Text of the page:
How Your Ball Path Effects Your Arc

It is easy to look at this part of our shot as a major source of power, which it is, but it also affects other parts of our shot.  A big, and often overlooked, aspect is the arc that we create.
Let’s start with what SHOULD be happening…
We need the ball path that we create to be realistic.  By this I mean that you need to be able to get a shot off.  One common mistake that I see, particularly in young shooters and especially when doing versions of One Hand Form Shooting, is that the ball will get too far away from the shooter’s body, and too close to the defence.  This will result in the ball getting stolen or stripped more often.  For this reason, the ball needs to stay close to the body.
In addition, a ball path that has the ball travelling out away from the shooter’s body, then coming back towards the set point, then reversing direction again to go up and forward toward the hoop, will be a complicated ball path.  Every time that the ball changes direction we lose the power that we created before that point.  For example, we have the ball out away from our body and beginning bringing it back towards the body as we approach the set point, as soon as we reach the set point and the ball changes direction, any energy created before that change is now useless.  The backwards energy doesn’t really help you create forward energy (which is ultimately what we want), so the only carry-over comes from our upward energy.
Instead, we want to try to keep the ball moving in a relatively straight line if we were viewing the shooter from the side.  That line should be up, and slightly forward.  (I’m oversimplifying to make a point.  There will be some slight change of directions in all shots, but we are trying to minimize them).
The overlooked aspect out of all this, is the fact that an S-shaped ball path can lead to a flat shot.  Let me explain.
Many players that take the ball way out in front of their body also end up bringing it back over their head more than they should.  They end up with extremes on both ends of their shot.  Unfortunately, when the ball ends up over the shooter’s head, there isn’t room for the elbow to lift, and the result is a flat shot.  Having the ball so far from the body creates that backwards motion, and it is very easy to start taking the ball back too far.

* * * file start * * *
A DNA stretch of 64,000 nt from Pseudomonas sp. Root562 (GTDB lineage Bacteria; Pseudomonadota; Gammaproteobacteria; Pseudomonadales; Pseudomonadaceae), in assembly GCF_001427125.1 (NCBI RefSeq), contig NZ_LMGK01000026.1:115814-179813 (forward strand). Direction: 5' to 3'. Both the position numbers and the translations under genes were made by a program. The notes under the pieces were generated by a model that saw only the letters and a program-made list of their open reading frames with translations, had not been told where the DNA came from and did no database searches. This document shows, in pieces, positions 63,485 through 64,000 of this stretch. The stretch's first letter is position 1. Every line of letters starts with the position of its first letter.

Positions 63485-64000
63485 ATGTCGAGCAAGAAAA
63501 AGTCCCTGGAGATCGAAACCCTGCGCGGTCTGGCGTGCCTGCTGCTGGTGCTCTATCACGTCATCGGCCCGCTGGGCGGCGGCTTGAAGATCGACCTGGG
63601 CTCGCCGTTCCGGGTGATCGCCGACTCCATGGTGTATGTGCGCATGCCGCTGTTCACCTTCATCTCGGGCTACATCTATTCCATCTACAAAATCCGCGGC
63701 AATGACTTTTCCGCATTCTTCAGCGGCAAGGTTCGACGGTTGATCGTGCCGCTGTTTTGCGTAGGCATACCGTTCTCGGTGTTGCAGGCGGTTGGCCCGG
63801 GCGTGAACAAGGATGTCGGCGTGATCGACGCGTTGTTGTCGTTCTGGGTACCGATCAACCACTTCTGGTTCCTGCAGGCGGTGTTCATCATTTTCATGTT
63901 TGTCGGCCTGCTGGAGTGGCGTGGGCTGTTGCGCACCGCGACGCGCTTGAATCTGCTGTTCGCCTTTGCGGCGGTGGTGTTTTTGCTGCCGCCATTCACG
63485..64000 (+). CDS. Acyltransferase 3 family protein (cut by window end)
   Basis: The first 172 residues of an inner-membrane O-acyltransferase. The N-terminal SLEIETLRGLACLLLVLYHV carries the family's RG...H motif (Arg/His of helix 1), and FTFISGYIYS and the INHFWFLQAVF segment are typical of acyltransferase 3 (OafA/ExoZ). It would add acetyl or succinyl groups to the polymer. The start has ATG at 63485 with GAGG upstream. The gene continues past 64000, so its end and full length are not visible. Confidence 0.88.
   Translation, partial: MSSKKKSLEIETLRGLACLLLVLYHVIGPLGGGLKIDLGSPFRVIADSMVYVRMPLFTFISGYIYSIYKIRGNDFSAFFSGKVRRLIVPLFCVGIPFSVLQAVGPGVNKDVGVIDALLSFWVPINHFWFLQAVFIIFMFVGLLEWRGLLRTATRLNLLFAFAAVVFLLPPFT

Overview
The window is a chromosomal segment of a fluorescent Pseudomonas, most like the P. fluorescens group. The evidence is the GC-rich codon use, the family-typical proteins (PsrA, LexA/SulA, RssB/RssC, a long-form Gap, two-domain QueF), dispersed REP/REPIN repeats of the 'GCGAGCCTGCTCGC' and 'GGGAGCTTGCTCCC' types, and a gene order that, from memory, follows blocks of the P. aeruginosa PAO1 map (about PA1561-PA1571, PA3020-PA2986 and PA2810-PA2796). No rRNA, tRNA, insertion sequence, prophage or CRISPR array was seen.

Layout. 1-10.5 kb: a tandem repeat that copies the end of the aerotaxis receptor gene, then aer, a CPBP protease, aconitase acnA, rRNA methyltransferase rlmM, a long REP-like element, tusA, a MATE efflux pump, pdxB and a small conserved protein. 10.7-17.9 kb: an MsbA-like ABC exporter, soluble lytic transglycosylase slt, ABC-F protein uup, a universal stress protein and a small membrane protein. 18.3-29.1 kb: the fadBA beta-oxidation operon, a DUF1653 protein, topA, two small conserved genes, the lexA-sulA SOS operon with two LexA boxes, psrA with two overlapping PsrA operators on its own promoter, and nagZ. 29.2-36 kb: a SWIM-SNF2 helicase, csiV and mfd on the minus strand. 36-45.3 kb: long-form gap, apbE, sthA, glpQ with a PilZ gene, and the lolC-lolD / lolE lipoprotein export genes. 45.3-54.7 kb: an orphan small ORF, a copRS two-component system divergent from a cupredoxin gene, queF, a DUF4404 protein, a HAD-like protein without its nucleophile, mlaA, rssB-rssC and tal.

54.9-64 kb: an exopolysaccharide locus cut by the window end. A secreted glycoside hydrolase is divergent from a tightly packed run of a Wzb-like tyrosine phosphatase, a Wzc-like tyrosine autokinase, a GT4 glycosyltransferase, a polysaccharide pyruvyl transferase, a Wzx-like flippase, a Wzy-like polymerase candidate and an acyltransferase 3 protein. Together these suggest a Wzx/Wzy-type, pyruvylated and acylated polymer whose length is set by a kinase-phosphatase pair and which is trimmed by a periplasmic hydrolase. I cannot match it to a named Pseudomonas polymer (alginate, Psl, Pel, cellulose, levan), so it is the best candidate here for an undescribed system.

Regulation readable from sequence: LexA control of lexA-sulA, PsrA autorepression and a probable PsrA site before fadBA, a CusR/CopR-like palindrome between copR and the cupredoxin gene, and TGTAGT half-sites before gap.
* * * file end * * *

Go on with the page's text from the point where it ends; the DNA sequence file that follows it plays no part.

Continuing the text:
Likewise, if the shooter keeps the ball too far from the body throughout their release, they are also in a position to shoot the ball flat.  It is very difficult to get under the ball and lift it when the ball is our away from the body.
Avoid thinking of arc as only affected by the last motions of our shot.  The reality is that many parts of our shooting motion affect our ability to lift the ball.


  1. Austin Lester

    Great info has always and please kee doing what you’re doing; you help me a lot. God bless!

    • Coach Dave

      Thank you so much! Keep working!

      • david

        How do you recommend that a 10 year old shoot a ball. What is the best proper form?

        • Coach Dave

          At the age of 10, really just focus on good balance, maybe start talking about what a grip should look like, and start on a low hoop with a small basketball. Don’t try to get too much into details. For the most part players that young aren’t able to execute the details well anyways.

  2. Michael Behl

    I have a player who has too much arc in her shot. She tends to be consistenlyt on the shotline, meaning she is not missing left or right very often. She is a streaky shooter and she shoots way too many airballs even in practice. I feel like if we can controll her arc, she will show more consistency. Her release is quite high. I know be lowering her release point, her arc will come down. How do you go about reducing arc? What are some ways you can describe the release point?


    • Coach Dave

      I try to help players feel that the shot does need to be a little bit “forward” as well as up. For the players that have too much arc, they may need to be given the time and constant feedback to start to feel a more “forward” motion. I’ll start by asking them to try to hit a follow-through that is at a 45 degree angle. That’s a little lower than I would like normally, but I find that most of these players actually hit 60 degrees when you ask for 45.


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